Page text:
remember: "On the Internet, nobody knows you're a dog".
It became iconic because it speaks the basic truth of
Internet culture: you never know who
you're actually interacting with.
This is not only because some people/dogs are masking their
It's also because humans tend to assume others are
like ourselves unless we have information to the contrary.
So if you're a fresh, eager newbie, you'll assume everybody
you meet is new to the writing profession, too. Or if you're a jaded
system-gamer, you assume everybody is gaming the system right along with you. And trolls see other trolls under every cyber-bridge.
This can lead to lots of embarrassing faux pas
encounters, especially since superstars and/or newbies can show up commenting
on a blog thread along with the regulars.
You really don't want to find yourself telling @Neilhimself
Gaiman that when he grows up and publishes a real book then he'll understand
why all agents are useless parasites.
And you might look bad putting down a Christian grandma for
being naïve about BDSM slang. Or a 12-year-old in Mumbai for not getting your references to 1980s
US TV shows.
So look before you snark. Pay attention to the person you're
Otherwise, you're only revealing stuff about your own
faults and failings you probably want to keep to yourself.
6) Thou shalt not
respond to reviews.
No matter how unfair. Just. Keep. Quiet. You can't please
all the people all of the time.
We need reviewers, so treat them with respect. Even if you've paid
for a review on a blog tour and were led to believe the review would be
positive and it isn't. Honest reviewers can't guarantee a rave. (And BTW, the blog tour organizer may be paid, but the reviewer isn't.)
Everybody gets rotten reviews. You have just joined a club
that includes every successful author who ever lived.
You'll not only embarrass yourself, but you may attract vigilantes who will try to destroy your career if you complain—even if it's on your own blog or FB page. The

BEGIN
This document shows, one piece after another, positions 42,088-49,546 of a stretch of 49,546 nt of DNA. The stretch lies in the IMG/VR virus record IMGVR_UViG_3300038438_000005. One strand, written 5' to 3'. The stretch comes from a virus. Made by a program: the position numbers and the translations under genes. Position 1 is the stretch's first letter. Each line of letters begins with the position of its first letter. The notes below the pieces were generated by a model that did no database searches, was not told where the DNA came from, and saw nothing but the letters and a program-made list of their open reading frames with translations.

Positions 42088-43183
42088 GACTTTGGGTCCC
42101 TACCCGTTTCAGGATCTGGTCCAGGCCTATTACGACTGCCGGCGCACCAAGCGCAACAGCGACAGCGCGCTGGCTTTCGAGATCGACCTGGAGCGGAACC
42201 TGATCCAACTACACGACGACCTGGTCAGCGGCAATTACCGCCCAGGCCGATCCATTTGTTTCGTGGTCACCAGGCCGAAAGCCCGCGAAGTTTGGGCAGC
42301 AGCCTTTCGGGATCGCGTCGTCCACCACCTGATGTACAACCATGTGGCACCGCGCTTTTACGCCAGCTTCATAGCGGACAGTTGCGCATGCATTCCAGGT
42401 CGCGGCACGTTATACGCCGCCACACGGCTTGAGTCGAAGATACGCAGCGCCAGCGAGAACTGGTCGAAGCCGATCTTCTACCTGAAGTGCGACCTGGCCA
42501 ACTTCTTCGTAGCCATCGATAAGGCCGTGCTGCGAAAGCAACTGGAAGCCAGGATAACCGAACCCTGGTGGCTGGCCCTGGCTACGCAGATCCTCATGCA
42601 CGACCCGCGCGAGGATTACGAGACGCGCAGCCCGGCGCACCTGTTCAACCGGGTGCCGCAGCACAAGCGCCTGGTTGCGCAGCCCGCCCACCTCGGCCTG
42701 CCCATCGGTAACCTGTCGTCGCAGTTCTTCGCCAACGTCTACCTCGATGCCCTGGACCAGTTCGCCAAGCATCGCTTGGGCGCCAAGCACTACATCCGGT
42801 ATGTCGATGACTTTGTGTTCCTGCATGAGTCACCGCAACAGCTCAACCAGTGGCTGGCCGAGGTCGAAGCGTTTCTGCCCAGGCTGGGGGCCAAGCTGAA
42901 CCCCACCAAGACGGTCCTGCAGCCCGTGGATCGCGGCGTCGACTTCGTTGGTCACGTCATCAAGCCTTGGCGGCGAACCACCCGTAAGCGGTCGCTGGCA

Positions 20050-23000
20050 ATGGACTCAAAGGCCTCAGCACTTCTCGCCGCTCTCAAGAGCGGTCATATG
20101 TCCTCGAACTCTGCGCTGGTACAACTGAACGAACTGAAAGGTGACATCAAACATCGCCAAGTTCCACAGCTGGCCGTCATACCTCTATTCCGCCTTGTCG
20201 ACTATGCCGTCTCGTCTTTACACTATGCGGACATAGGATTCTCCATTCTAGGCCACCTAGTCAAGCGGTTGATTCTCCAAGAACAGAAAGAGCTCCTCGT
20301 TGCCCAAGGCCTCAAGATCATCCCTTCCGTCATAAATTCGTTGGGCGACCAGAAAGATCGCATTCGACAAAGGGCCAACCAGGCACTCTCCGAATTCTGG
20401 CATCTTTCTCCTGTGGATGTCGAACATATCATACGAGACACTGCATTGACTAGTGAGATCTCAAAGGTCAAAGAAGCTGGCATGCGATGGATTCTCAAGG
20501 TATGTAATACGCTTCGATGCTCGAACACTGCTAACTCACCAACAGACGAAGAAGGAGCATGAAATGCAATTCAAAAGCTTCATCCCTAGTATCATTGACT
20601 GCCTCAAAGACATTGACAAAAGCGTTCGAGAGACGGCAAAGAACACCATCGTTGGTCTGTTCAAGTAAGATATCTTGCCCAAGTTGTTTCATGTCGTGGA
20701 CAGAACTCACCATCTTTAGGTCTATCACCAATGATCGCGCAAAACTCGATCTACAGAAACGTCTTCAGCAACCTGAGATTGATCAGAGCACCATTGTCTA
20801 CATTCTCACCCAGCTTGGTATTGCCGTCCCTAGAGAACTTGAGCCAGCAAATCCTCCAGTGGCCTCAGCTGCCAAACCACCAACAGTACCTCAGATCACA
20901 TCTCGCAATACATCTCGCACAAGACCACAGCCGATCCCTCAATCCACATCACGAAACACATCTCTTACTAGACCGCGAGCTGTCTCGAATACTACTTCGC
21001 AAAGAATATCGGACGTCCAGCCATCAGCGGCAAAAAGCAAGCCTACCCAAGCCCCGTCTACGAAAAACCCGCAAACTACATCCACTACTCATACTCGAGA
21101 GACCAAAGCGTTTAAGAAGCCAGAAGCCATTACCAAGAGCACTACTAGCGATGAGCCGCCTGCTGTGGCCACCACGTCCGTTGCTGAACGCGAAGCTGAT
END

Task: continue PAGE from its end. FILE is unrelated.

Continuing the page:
review community has its own brand of extremist ranters who demonize authors
and keep honest reviewers in a state of terrified paranoia of the dreaded
"badly behaving author." (Authors can be bullies too. Don't be one of them.)
And yes, we even have to put up with the sadistic trolls who call themselves "reviewers" but don't read anything they
Unfortunately, there's a gang of sock-puppet bullies who play Amazon reviews as if they're a
video game. They set up thousands of accounts under fake names so they can leave
hateful one-stars of books they haven't read. They often buy an ebook and
immediately return it so they can get an "Amazon verified purchase"
seal of approval. And they usually know how to keep inside Amazon's guidelines, so
Amazon seems to feel helpless to stop them in spite of pleas from publishers
and bestselling authors.
It's got so bad that some authors are quitting the business. The Good E-Reader
reported the growing phenomenon this week in their piece on "The Bullies Win
". Let's not let them. Hang in there and keep reporting these people to Amazon until they put a stop to it.
A new retail site called Screwpulp
is trying to combat the Amazon troll culture by offering books free until they collect 25 HONEST reviews. They have a vetting process that claims to be able to detect when a reviewer hasn't read the book. (Great idea, although I'm not in love with their name.)
The best way to fight troll reviews? Write an honest review yourself!
Big-name authors get troll reviews even more than indies and newbies these days, so even somebody famous can be helped by your review. Go write one for your favorite book right now!
If the troll makes a personal attack—dissing the author rather than the book, report it. Goodreads has done some housecleaning and will promptly
remove ad hominem attack reviews. (Thanks for getting it together, Goodreads!!)
Amazon, not so much—but do report obvious sock puppets. Or sign an anti-sock puppet petition
. There are a number in circulation. If the
reports reach critical mass, maybe the Zon will finally crack down on them, the
way they did with paid reviews a couple of years ago.
If a reviewer obviously got a bad download of your book, you
might contact him/her privately and offer a better copy. But even there, you're